Eel-tailed catfish (Tandanus tandanus) is a freshwater species of catfish endemic to the Murray Darling system. Many freshwater anglers who target them also refer to them as dewfish or freshwater jewfish. They are present in many of the freshwater lakes and impoundments along the East coast of the country (except for the Alpine areas) and in the rivers and creeks that feed them.
As the name suggests the eel-tailed catfish has an eel like tail and an olive green to black top colouration depending on the waterway they come from with a white belly. Care should be taken when handling these fish as they have a number of spines (dorsal and pectoral fins) that have serrated edges that can cause a painful wound.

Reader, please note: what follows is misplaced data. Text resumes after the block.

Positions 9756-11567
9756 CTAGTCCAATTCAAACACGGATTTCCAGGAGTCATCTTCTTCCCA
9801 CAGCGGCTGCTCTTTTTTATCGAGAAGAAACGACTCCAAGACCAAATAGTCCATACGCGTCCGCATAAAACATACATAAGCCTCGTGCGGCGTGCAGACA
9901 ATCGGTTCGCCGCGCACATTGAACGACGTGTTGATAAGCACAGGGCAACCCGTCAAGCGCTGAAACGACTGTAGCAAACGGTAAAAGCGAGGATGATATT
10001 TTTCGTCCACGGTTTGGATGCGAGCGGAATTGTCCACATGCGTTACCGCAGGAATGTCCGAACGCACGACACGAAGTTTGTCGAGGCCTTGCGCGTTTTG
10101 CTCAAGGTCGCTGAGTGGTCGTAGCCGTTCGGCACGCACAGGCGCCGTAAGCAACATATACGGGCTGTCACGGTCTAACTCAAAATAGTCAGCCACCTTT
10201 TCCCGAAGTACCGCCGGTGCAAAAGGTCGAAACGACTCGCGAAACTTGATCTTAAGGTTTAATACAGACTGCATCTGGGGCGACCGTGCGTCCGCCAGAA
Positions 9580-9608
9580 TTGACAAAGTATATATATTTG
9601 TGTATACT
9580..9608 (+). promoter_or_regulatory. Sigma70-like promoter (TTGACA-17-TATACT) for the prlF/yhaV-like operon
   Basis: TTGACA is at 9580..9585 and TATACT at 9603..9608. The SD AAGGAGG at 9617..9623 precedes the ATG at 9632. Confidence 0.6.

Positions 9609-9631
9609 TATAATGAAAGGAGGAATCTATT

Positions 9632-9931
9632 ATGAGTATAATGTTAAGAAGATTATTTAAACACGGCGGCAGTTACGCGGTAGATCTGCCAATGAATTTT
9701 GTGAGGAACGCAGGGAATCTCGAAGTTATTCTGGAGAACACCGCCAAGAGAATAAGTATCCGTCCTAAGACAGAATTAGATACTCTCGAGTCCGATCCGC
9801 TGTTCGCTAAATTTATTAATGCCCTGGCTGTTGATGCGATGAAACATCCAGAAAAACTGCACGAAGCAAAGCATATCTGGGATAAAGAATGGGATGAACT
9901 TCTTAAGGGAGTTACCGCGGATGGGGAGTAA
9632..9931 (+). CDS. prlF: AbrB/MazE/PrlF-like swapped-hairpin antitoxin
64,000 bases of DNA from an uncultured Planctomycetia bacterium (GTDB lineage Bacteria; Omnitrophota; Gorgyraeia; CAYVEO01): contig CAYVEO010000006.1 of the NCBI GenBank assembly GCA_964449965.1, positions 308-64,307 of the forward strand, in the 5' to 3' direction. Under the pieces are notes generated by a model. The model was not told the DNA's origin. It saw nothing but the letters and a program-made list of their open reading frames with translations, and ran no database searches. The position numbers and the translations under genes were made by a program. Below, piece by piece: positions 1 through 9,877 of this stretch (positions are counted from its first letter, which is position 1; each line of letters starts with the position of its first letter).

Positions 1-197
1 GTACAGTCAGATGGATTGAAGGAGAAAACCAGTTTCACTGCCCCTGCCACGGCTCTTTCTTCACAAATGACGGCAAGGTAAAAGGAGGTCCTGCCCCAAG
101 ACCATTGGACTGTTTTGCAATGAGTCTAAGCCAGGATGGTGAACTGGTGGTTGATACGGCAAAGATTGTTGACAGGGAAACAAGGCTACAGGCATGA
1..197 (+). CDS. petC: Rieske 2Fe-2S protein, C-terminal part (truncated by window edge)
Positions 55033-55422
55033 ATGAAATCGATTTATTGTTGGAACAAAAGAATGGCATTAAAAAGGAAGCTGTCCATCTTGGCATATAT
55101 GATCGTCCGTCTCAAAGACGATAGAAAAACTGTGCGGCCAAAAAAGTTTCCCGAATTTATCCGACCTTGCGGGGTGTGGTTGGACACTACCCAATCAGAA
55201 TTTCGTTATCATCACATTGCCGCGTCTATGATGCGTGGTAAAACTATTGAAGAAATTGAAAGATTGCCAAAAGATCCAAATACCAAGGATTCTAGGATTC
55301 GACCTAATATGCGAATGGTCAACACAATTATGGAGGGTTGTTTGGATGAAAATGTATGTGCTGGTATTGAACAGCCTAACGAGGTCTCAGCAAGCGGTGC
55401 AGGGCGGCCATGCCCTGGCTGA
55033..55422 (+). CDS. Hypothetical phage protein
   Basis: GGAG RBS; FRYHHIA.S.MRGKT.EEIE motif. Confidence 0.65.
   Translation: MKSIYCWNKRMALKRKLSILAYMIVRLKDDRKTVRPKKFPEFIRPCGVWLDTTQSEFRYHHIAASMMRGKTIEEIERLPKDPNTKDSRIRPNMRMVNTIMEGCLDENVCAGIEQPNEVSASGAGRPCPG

Unlike other catfish species, eel-tailed catfish are a popular angling species and considered to be good eating. Some preparation is required once caught as they have very tough skin which needs to be removed before the fish is cooked.
Eel-tailed catfish are generally targeted using bait. Fresh garden or compost worms are the preferred bait. They are not commonly caught by lure anglers; however, they do become more aggressive when nesting and have been known to be caught by anglers using soft plastics or small hardbody lures.
Size limits, rules and regulations do vary depending on the state you are fishing in, so please check your local rules before targeting them.